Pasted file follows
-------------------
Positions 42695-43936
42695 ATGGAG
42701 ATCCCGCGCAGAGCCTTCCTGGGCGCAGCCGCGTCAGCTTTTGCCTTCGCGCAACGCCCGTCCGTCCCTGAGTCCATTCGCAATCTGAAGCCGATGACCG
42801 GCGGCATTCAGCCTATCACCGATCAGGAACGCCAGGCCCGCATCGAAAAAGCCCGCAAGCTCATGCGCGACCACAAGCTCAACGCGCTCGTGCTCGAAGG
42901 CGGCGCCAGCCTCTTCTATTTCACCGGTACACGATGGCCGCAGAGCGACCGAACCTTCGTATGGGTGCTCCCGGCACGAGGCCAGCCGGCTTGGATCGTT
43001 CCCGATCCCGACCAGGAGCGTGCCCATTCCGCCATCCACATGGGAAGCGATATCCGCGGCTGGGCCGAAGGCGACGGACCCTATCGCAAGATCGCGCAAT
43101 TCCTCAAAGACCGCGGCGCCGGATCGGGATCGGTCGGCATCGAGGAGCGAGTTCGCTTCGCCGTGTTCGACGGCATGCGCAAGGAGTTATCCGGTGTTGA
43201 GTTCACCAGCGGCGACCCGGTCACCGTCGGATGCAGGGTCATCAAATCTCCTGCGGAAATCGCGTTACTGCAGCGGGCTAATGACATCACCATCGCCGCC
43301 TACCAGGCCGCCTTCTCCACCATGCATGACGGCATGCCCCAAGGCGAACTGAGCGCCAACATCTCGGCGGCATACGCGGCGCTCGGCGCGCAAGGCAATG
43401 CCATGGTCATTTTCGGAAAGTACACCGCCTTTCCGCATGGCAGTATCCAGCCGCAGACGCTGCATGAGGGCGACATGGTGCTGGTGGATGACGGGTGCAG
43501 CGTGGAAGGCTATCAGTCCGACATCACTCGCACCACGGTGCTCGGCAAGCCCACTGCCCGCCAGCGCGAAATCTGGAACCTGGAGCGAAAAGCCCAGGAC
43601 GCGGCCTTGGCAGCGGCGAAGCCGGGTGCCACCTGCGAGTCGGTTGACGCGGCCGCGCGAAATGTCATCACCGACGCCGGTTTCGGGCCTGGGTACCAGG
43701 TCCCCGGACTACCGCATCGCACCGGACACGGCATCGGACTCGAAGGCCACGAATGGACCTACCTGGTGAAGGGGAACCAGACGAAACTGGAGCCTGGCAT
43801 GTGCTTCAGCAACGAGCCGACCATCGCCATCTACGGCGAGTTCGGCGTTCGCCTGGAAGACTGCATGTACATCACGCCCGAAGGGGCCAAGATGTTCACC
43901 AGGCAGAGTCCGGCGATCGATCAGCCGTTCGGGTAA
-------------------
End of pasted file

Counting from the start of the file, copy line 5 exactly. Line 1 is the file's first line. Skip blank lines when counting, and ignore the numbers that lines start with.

42901 CGGCGCCAGCCTCTTCTATTTCACCGGTACACGATGGCCGCAGAGCGACCGAACCTTCGTATGGGTGCTCCCGGCACGAGGCCAGCCGGCTTGGATCGTT